It’s been a wild ride for the Walt Disney World Resort this week.
The Florida House of Representatives yesterday, April 21, passed a controversial bill that would dissolve Disney’s special treatment ruling in the state.
Amid a political boycott of The Walt Disney Company, Florida Governor Ron DeSantis’ revenge plot against Disney is close to deleting Walt Disney World’s bubble – the Reedy Creek Improvement District.
Disney CEO Bob Chapek has been silent on the matter, with his future in Disney leadership being brought into question. In the midst of refraining from making any public statements or media interviews, Chapek was recently spotted in his first public appearance since the DeSantis vs Disney war.
Bob Chapek’s role as Disney CEO follows a 15-year tenure from Bob Iger, with Iger’s surprise exit in 2020 shocking Disney fans across the world. Chapek did not have it easy to begin with as CEO, starting just before the COVID-19 pandemic ahead of closures of the Walt Disney World Resort, Disneyland Resort, Disney Cruise Line, and Disney Parks across the globe, as well as a high-profile lawsuit with Scarlett Johansson.
Now, another high-profile case is part of Chapek’s legacy – the Republican government in Florida has publicly waged war on The Walt Disney Company for its stance on the new Parental Rights in Education Bill.
Twitter user @Itsallaboutjen_ shared a video yesterday, April 21, of Bob Chapek meeting Guests at Disneyland Resort in Anaheim:
LMAOOOOOOO MY LIFE IS SO FUNNY pic.twitter.com/zbhEleawkI
— Jen🌙 (@Itsallaboutjen_) April 21, 2022
With Disneyland Forever, the Main Street Electrical Parade, and World of Color all returning nighttime magic to Disneyland Park and Disney California Adventure tonight, April 22, it seems fitting that Chapek would be celebrating in the Anaheim theme parks.
But after lawmakers in the Florida state House voted to approve a bill that, starting in June 2023, would revoke the special self-governing privileges afforded to the Walt Disney World Resort, it seems interesting that Bob Chapek has not made any comments regarding the issue.
Perhaps, seeing as the move from DeSantis came as retaliation for Disney CEO Bob Chapek’s critical stance on Florida’s Parental Rights in Education Bill passed last month, Chapek is strategically staying silent. Disney initially shied away from making a public statement regarding Florida’s new bill, dubbed the “Don’t Say Gay” bill, which many people believe targets the LGBTQ+ community and restricts conversations about gender and LGBTQ+ identities in schools.
Disney’s eventual aggressive stance caused a war with Florida’s governing body. And now, after the House vote, Walt Disney World in Lake Buena Vista might be losing its special tax treatment after Florida Governor Ron DeSantis criticized Disney, saying, “They do not run this state. They do not control this state.”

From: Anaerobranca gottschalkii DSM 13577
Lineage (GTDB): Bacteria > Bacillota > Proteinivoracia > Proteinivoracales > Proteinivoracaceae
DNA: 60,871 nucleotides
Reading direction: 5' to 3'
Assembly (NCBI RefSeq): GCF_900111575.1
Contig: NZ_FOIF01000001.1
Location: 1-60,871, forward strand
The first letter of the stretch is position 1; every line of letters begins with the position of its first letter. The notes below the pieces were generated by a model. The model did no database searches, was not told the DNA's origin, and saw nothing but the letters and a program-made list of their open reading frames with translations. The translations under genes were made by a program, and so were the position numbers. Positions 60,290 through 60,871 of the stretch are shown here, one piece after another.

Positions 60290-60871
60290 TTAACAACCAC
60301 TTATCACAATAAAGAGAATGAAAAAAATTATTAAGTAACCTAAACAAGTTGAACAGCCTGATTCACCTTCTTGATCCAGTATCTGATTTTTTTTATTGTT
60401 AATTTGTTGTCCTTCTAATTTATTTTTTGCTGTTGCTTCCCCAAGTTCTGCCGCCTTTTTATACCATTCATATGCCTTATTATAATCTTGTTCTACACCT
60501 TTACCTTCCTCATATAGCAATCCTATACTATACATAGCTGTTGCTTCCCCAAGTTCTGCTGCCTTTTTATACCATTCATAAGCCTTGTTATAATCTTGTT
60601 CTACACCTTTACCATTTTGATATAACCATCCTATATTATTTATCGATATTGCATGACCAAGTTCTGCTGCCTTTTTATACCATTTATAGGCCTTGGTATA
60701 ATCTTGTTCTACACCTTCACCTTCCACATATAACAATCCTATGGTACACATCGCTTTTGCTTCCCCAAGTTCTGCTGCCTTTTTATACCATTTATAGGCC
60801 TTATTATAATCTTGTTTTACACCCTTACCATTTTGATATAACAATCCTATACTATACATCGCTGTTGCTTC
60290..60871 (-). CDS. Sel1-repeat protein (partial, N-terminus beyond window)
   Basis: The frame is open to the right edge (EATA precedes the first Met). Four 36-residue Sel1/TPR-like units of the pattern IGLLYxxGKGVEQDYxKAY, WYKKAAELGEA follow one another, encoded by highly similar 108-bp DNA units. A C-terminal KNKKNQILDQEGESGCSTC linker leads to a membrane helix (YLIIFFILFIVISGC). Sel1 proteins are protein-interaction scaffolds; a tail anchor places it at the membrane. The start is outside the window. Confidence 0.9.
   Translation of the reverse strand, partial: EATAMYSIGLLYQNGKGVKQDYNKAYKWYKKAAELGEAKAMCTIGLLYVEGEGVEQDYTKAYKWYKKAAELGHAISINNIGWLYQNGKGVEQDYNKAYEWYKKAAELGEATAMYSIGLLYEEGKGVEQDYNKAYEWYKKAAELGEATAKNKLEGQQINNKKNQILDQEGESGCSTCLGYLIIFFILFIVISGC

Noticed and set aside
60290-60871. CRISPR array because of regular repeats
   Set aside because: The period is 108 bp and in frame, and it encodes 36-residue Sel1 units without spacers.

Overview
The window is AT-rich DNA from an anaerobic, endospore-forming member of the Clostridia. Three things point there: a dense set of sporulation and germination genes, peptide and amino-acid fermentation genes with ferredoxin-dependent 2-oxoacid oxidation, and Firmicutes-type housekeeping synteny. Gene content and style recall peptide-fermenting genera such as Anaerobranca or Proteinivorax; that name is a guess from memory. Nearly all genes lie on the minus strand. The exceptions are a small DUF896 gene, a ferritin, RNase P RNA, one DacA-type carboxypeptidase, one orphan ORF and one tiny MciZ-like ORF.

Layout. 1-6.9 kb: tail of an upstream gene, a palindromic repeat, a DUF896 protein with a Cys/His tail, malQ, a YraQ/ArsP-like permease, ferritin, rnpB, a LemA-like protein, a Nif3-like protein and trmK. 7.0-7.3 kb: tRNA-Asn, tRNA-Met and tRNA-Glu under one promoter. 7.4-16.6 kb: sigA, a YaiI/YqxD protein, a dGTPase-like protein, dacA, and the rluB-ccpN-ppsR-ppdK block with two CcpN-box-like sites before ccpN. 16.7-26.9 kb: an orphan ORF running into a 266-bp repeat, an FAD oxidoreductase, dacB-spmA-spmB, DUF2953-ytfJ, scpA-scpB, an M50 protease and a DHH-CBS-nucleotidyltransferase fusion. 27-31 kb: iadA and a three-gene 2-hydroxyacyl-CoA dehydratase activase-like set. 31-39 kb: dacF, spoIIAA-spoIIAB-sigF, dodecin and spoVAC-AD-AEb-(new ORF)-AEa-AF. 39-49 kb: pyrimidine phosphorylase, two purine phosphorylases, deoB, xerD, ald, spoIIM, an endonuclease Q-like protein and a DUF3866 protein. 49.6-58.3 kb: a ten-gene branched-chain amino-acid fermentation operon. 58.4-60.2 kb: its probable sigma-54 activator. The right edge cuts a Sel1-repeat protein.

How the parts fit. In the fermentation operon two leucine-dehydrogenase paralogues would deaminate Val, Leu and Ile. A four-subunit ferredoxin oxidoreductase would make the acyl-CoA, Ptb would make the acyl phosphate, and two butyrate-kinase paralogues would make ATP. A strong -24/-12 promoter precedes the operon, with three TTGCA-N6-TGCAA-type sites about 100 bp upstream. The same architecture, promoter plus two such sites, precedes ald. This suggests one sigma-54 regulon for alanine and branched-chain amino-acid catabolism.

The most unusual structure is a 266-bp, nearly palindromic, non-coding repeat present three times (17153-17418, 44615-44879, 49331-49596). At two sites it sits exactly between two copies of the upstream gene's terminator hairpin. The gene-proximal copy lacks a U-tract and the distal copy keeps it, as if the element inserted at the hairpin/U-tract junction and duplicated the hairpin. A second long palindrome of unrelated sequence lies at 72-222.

The controversial bill now heads to Republican Florida Governor Ron DeSantis for his signature. According to Florida state statute 189.072, a majority of the Reedy Creek residents would have to vote in favor of dissolving the district. It, therefore, looks unlikely that the bill will come to fruition amid this political stunt by Republicans.
The bill wants to dissolve Walt Disney World’s Reedy Creek Improvement District in Lake Buena Vista. Since 1967, Walt Disney World has been able to reside in Florida unregulated, acting as its own “government” in a way. The act involved creating a special taxing district that acts with the same authority as a county government. Local taxpayers – residents of Orange County and Osceola County – do not have to pay for building or maintaining Disney’s essential services like water, electricity, fire protection, and emergency medical services.
By law, local government entities have to pick up the debt of special districts that are dissolved. The Reedy Creek Improvement District has a long-term bonded debt of nearly a billion dollars, which would add $2,200 to a family in Orange County or Osceola County’s tax bill.
Walt Disney World’s 38-mile-long Resort featuring 4 theme parks (Magic Kingdom, EPCOT, Disney’s Hollywood Studios, and Disney’s Animal Kingdom), water parks, Resort Hotels, Disney Springs, and more produces $5.8 billion in state tax revenue from $75 billion in activity – and supports 463,000 jobs.
We’ll have to see if Chapek heads to Magic Kingdom, EPCOT, Disney’s Hollywood Studios, or Disney’s Animal Kingdom theme parks next. Disney Tips will keep you posted on this developing story.